Brace for a 'rare' recession in corporate profits

The two things holding back corporate profits

Fasten your seatbelts, this earnings season could be ugly.

The crash in oil prices and dramatic rise of the U.S. dollar is expected to continue to take a big toll on Corporate America's bottom line. It comes at a time when the world couldn't be more worried about the health of the Chinese economy and its effect globally.

It's so bad that analysts are bracing for a rare "recession" in profits to emerge from this earnings period, which kicks off in earnest next week. Fourth-quarter earnings from S&P 500 companies are expected to shrink by 5%, potentially marking the first back-to-back decline since 2009, according to S&P Capital IQ.

The timing couldn't be much worse for the stalled-out U.S. stock market. Wall Street just wrapped up its worst year since 2008 and stocks are trading at expensive valuations compared with historical norms.

At the same time, investors can no longer count on the Federal Reserve to juice risky assets with stimulus. Last month, the Fed raised interest rates for the first time in nearly a decade.

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All of this magnifies the importance of corporate profits -- the traditional drivers of stock prices.

"Expensive valuations act as a headwind to the market, and further upside in 2016 will hinge increasingly on corporate earnings power," Paul Eitelman, North America investment strategist at Russell Investments, wrote in a report explaining why he's underweight U.S. stocks.

But the profit outlook doesn't look great, thanks largely to the fallout of the plunge in oil prices to seven-year lows. Cheap oil is great for consumers, but it's creating chaos for oil companies and some regional economies.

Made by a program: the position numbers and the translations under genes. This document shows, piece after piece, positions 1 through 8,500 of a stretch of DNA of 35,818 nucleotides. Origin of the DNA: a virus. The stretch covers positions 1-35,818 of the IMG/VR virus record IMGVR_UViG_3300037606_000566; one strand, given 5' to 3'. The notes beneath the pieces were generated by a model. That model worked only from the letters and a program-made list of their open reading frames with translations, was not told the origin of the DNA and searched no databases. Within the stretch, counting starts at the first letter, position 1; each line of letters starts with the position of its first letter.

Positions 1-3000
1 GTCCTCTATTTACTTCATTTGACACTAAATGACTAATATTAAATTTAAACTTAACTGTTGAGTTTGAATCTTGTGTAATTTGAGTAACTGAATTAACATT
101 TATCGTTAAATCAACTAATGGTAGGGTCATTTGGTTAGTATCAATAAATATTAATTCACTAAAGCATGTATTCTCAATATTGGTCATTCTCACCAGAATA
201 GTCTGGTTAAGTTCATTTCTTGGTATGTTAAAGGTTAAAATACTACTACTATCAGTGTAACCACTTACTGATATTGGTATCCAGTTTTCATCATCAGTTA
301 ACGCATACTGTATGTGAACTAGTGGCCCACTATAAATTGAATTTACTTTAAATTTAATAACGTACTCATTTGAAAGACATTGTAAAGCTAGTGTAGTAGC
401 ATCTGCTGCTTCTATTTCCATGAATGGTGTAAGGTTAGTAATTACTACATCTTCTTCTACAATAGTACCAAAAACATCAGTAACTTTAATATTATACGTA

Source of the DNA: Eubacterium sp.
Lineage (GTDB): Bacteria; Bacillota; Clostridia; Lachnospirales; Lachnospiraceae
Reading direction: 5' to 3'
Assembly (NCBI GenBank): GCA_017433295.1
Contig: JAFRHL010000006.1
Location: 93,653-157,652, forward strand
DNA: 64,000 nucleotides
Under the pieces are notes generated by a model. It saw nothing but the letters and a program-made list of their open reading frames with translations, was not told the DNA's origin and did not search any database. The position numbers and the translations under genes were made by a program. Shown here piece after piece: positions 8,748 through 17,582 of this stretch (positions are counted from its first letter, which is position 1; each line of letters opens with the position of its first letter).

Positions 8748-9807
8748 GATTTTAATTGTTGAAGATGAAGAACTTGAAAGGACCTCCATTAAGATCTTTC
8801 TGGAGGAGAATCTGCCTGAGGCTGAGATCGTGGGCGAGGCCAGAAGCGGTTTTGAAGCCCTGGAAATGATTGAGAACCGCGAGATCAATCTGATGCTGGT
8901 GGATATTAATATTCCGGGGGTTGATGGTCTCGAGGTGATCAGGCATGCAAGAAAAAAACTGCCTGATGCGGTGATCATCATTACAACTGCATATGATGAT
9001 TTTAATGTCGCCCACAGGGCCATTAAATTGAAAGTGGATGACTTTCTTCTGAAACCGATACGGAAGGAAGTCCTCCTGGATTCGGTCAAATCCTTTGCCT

Fourth-quarter earnings from energy companies are expected to plummet by 68%, according to S&P Capital IQ. Some oil companies are suffering even more. Profits at Halliburton (HAL), for instance, are on track to nosedive 80% amid the slowdown in drilling activity.

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Prices for other commodities like copper and iron ore have crumbled to crisis levels due in part to China's economic slowdown. Materials companies are expected to log a 24% decline in profits.

But the earnings trouble isn't all commodity related. Even if the gloomy energy sector is excluded, S&P 500 earnings would be expected to rise just 0.6%.

That's largely because of the strong U.S. dollar. The dollar has skyrocketed 20% against a basket of currencies since mid-2014 and it's now nearing parity with the euro.

A super-strong dollar hurts big U.S. multinational companies by making products sold overseas more expensive. (Think: iPhones sold in China.) It also shrinks international profits when they're converted back into dollars.

Even areas that are supposed to be doing well are setting off alarm bells. A record-high 25 consumer discretionary companies have issued fourth-quarter profit warnings, according to FactSet Research.

Many of those consumer companies, including Macy's (M) and Tiffany (TIF), pointed to the strong U.S. dollar.

That's why the direction of the U.S. dollar is pivotal this year. A further dramatic rise could spell trouble for more multinationals.

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Another wild card is how companies deal with pressure for wage hikes, which are great for consumer wallets but eat into corporate profits.

All of this explains why Michael Fredericks, portfolio manager of BlackRock's Multi-Asset Income Fund, thinks U.S. equity valuations need to come down.

"We're going to have an adjustment period. It will probably be a choppy process," he said.

The good news is that profits are expected to go back up. Analysts are calling for earnings growth of 1% in the first quarter of 2016, 4% in the second and 9% in the third.

"Despite our expectation of a fairly low profit trajectory, we believe it is sufficient to allow the bull market to continue," David Donabedian, chief investment officer of Atlantic Trust Private Wealth Management, wrote in a report.

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